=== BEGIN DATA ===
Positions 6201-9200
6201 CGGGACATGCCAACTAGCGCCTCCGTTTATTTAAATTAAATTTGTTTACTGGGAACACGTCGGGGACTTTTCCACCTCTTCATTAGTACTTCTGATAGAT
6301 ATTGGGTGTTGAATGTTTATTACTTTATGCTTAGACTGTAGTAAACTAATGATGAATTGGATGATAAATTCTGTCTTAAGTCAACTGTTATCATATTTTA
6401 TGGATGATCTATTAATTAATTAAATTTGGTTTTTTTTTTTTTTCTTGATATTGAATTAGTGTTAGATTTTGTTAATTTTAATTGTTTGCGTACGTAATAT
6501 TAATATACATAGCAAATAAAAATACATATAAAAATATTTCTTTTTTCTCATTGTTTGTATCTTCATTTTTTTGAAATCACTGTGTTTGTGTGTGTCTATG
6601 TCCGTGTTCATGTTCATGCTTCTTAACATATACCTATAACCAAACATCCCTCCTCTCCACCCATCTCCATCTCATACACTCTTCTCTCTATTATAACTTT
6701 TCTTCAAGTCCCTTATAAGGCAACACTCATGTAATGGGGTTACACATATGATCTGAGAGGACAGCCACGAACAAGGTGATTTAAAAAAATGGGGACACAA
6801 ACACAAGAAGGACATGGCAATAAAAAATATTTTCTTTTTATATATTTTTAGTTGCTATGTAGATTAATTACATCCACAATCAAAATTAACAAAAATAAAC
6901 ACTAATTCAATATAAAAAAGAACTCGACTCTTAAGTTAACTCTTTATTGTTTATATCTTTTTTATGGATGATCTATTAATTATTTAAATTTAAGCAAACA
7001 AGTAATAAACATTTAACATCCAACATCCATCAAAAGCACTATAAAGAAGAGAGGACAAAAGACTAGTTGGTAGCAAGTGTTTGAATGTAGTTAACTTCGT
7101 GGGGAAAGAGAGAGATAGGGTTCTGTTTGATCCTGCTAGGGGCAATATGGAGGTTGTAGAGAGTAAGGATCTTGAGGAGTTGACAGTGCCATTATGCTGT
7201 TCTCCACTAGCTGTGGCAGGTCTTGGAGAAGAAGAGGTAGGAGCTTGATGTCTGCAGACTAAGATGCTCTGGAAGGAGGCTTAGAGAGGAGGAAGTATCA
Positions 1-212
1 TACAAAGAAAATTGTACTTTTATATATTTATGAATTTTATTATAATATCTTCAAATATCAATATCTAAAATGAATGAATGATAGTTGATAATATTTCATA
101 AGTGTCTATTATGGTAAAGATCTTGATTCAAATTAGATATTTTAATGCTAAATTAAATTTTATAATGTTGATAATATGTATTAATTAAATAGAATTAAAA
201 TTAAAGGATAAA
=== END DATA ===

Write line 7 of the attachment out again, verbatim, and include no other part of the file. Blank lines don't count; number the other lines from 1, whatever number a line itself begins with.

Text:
6701 TCTTCAAGTCCCTTATAAGGCAACACTCATGTAATGGGGTTACACATATGATCTGAGAGGACAGCCACGAACAAGGTGATTTAAAAAAATGGGGACACAA